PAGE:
"That is the great thing about preparedness, you get to set the pace and prioritize your personal needs and wants as you move forward. Regardless of the route or the plan, we have put together a sketch/outline to help you on your journey. "
It isn't a matter of if a disaster will strike it is simply a matter of when it will strike. If you are prepared when disaster strikes, not only will you be better prepared to handle the issues at hand, you will also be thanking yourself. There is also a pretty good chance that others will be thanking you as well. Survival experts and FEMA recommend that all Americans plan and prepare for emergency situations. The problem however, is knowing when and where to start and finding a budget to make your preparation possible. In many cases it is these obstacles that keep many from venturing into preparedness. In this article we hope to provide some tips to help you and your family get the ball rolling on your preparedness journey.
One of the best ways to get started is to sit down and create an outline of emergency items that you may need. We then recommend taking that outline and categorizing each item, for example (food, supplies, security, etc.) Once you have placed the items in their respective categories, you will need to divide your budget accordingly and start making purchases each month for each category. One could always rank the items in each category based on your personal preference and begin by purchasing them in that order or you may choose to go a different route. That is the great thing about preparedness, you get to set the pace and prioritize your personal needs and wants as you move forward. Regardless of the route or the plan, we have put together a sketch or outline to help you on your journey. Understand that this is not an end all be all plan, rather it is more of a template, feel free to modify as you choose.
January — Food Basic. Storing basic supplies will help make any potential emergency situation more comfortable…and potentially life saving. Start out by creating and obtaining asupply of meals that extends and covers several days. Be sure to create a kit for each member of your family. A good rule of thumb would be to start out with a three day kit of non-perishable food for each member of your family. Don't forget that in addition to each day of food, FEMA recommends one (1) gallon of drinking water per day, per person. (Keep in mind, we are only focusing on consumption right now, as we move forward, you will discover that one gallon of water is not nearly enough when you start considering hygiene and other needs)
February — Equipment. When month two gets here, you can start to focus on other survival related items. This list might include flashlights, batteries, a radio, blankets and a first aid kit. You could also include leisure items such as books, board games, a deck of cards and any other item that might help pass the time or help you keep your sanity.
March — Children, Special Needs, Elderly & Pets. This month would be a great time to take care of needs that are very specific. For example if you have a baby, pets, or an elderly adult or special needs child living with you, this would be a good time to focus on items directly related to their well being. Make sure you stock up on infant formula, specialty foods, pet food, medicines or equipment that may be required to assist those of your family who require a little something extra to survive. The last thing you want is to run out of formula or have to start sharing your food with your pets. A shortage of medicine on hand could also be detrimental to the health and well being of a loved one, stay stocked up!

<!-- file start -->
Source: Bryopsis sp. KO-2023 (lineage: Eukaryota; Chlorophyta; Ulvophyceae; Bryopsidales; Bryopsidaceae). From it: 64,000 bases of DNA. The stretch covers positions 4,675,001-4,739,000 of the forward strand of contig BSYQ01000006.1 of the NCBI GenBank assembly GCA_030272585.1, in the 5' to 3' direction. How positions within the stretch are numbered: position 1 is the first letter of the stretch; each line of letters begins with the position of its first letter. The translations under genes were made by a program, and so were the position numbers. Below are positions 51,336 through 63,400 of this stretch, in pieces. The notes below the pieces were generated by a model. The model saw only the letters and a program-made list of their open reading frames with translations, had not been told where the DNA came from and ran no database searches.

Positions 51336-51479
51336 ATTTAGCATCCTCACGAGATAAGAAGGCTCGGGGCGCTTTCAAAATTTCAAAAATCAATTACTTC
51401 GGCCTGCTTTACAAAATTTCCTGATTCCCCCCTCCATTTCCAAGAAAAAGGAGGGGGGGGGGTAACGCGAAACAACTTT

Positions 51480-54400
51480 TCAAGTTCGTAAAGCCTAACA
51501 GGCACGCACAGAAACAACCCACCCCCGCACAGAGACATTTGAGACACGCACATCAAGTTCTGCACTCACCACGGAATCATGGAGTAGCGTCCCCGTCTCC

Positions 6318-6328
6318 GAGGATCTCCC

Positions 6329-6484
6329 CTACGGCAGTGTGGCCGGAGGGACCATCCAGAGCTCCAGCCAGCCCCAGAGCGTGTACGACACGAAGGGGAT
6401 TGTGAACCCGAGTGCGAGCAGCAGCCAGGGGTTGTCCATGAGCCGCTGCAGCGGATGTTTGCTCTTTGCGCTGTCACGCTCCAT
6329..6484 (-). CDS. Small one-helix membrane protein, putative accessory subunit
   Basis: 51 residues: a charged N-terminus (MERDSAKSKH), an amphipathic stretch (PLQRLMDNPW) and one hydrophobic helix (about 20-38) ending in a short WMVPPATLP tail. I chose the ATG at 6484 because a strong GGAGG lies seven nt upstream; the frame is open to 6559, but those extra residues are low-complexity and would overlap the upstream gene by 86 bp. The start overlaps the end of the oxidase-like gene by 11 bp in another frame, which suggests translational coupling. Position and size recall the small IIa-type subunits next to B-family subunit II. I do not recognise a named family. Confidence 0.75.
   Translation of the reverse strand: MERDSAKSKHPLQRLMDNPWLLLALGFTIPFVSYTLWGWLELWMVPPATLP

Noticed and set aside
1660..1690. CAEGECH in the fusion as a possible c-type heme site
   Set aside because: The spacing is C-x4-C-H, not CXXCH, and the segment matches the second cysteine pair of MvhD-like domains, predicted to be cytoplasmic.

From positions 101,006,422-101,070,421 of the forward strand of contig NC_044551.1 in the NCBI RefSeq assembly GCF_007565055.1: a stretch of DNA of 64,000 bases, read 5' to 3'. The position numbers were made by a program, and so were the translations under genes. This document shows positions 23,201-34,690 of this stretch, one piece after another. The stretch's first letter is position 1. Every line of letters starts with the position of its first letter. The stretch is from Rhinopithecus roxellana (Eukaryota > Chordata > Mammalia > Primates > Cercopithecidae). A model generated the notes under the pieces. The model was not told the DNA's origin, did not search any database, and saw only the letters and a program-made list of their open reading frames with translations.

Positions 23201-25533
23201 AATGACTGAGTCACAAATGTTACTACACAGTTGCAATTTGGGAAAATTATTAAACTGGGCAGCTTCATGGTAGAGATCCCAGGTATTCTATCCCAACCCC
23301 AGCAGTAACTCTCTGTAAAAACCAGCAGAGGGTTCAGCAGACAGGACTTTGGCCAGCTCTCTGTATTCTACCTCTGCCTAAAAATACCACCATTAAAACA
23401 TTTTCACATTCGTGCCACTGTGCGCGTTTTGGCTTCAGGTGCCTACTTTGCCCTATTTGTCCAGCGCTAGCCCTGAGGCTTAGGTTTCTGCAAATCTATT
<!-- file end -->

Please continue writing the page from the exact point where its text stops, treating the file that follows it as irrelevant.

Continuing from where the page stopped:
April — Garden Seeds. Adding some layers to your food storage during this month could turn out to be a huge blessing. However, if you are thinking about going to the grocery store and stocking up, lets take a step back and instead focus on garden seeds. Since April begins the spring planting season, having a seed kit on hand is a no-brainer. Not only does it help you layer your food preps, it also helps you become more self-sufficient and it allows you have more freedom over your budget for other food items. A quality kit includes thousands of seeds for vegetables, fruits and herbs. Be sure to buy an emergency seed kit with seeds specially stored in a way that helps them last for years with a high germination rate. Also look for kits that enable seeds to be planted indoors at any time of the year.
May — Long-term Water Needs. Earlier we discussed water storage for personal use. Now would be a great time to focus on long term water needs. As we indicated before, FEMA recommends one gallon per day per person for drinking and sanitation, but that won't be enough for cooking, brushing teeth, watering seeds/plants, flushing toilets, etc. We recommend three (3) gallons per person per day. Now, if you are going to store this much water you really need to consider purchasing somefood-grade containers for storage. These containers will help you make the most of your available space. We also recommend purchasing some water purification packets or a water filtration system.
May — Specialty Food. Let's use this month to add to our food storage. However, instead of focusing on your basic food needs, focus on specialty food needs. For example, if a family member is a diabetic, gluten intolerant, lactose intolerant or suffers from allergies, take this time to focus on meeting those specialty needs. If your family doesn't have any specialty needs still consider layering your inventory by adding some of these foods. Remember, food can be used to barter, it can be used for leverage and it can be used as a weapon. Adding some specialty items cannot only help family members with the above issues, it can also be a highly effective resource.